Since the beginning of the Covid-19 pandemic, employers have been encouraged to allow employees to work from home, if possible, in order to stem the spread of Coronavirus to co-workers. Despite the re-opening of the country, the guidance is still for employers to allow work from home for employees who can reasonably do so (especially with recent spikes in positive results nationwide). In most modern workplaces, remote work means employees must have access to a computer. But with the need for employees to work from home, and sometimes take on additional responsibilities while there (such as parenting and teaching), how can an employer be sure that the work an employee is being paid for is actually being done?
In Michael Anderson and Metropolitan Council, the employer attempted to terminate a veteran after it determined the employee spent an average of 2.85 hours per shift watching videos, surfing the internet, and taking long lunch breaks, over the course of 22.5 shifts. In total, the employer concluded that the employee spent more than 64 hours not working over the period of time he was investigated. On top of this, when asked about what he was doing with his time, the veteran lied to an investigator about helping a van unload when he was actually loafing on the job. The employer had detailed notes from video of the veteran on non-work-relate websites while he was supposed to be working.
However, the arbitrator made a determination that the documentation of minutes wasted was not as accurate as possible, and while the veteran was seen wasting time while in his work area, it could not be substantiated exactly how much time the employee had wasted during the period of time he was observed. On top of this, while the employer had hundreds of pages of internet history documenting the non-work-related websites the employee perused while he was supposed to be working, the internet history did not provide the exact periods of time the employee spent at each website, leading the arbitrator to describe the documents as “useless.”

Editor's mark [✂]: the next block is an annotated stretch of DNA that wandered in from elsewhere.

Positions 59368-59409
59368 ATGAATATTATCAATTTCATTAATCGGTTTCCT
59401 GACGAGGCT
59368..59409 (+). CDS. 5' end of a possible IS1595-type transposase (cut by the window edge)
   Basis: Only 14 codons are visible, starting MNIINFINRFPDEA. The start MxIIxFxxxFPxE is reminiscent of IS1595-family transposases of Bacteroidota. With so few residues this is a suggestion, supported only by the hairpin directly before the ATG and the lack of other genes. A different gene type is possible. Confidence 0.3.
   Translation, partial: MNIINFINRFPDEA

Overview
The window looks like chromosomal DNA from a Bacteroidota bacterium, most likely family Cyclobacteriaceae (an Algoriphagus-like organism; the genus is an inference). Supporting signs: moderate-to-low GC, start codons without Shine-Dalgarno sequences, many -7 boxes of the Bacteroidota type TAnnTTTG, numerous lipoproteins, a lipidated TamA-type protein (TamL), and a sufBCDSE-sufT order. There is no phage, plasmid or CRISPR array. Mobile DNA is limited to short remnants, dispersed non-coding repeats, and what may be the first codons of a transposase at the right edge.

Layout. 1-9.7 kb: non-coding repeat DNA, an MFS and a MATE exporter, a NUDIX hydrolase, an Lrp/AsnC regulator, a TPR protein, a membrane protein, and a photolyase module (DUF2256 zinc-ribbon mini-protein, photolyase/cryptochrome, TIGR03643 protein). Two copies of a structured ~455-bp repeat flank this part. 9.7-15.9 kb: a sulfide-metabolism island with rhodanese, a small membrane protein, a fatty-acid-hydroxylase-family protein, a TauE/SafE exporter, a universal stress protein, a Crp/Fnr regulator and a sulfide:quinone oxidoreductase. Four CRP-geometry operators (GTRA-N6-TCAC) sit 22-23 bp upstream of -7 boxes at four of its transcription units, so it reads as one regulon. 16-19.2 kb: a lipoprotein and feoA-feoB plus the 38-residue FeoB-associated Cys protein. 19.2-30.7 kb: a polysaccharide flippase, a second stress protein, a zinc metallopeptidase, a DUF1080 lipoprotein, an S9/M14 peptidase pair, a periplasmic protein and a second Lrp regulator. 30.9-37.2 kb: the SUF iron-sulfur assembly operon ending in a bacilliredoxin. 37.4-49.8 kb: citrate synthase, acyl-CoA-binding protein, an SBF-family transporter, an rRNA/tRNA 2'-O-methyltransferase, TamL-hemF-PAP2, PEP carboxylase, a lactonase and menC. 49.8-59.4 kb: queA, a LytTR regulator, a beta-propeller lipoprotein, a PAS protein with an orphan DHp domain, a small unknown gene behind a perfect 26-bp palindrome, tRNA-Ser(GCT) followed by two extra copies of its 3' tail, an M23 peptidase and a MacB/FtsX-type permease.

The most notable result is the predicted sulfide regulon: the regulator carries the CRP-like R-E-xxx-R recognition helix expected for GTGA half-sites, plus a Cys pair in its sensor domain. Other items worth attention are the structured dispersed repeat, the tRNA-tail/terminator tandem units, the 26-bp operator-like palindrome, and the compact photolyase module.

In the end, as it was a Veteran’s Preference hearing, the arbitrator found extenuating circumstances from both the evidence presented and the veteran’s familial and health issues, which, as Arbitrator Joe Daly put it, “would test the patience of Job.” The arbitrator returned the veteran to his job, minus a 30-hour “repayment” to the employer over a period of six months.
So what can employers learn from this award, especially when many of their employees are working off-site on their computers every day? First, in a computer misuse case, the form of internet history or video evidence must include definitive proof of exactly how long and when the employee was misusing the computer. If this isn’t done, the employee may be able to explain away his or her usage of the computer as break time. This can be difficult, as a simple “ghosting” of an employee’s computer can only tell what an employee has viewed, and not the important details needed to prove time theft.
Second, it is incredibly helpful for an employer to gain affirmation by the employee that he or she was not doing what he or she was supposed to while being paid. Many times, during arbitrations, employees are given the benefit of the doubt, especially during the termination of a veteran. Statements made by the employee against his or her own interest prior to the arbitration hearing are worth their weight in gold.
This was a tough decision against the employer, who had mountains of evidence against the employee, but in the eyes of the arbitrator, still did not have enough to remove an employee who essentially was using his paid time to play on the internet. We put a lot of faith in our employees who are working from home to be getting the job that they are paid to do, done. If you, or your organization are in need of investigative services, or assistance putting on your next arbitration or veteran’s preference hearing, contact the Wiley Law Office, for workplace discipline experience that works.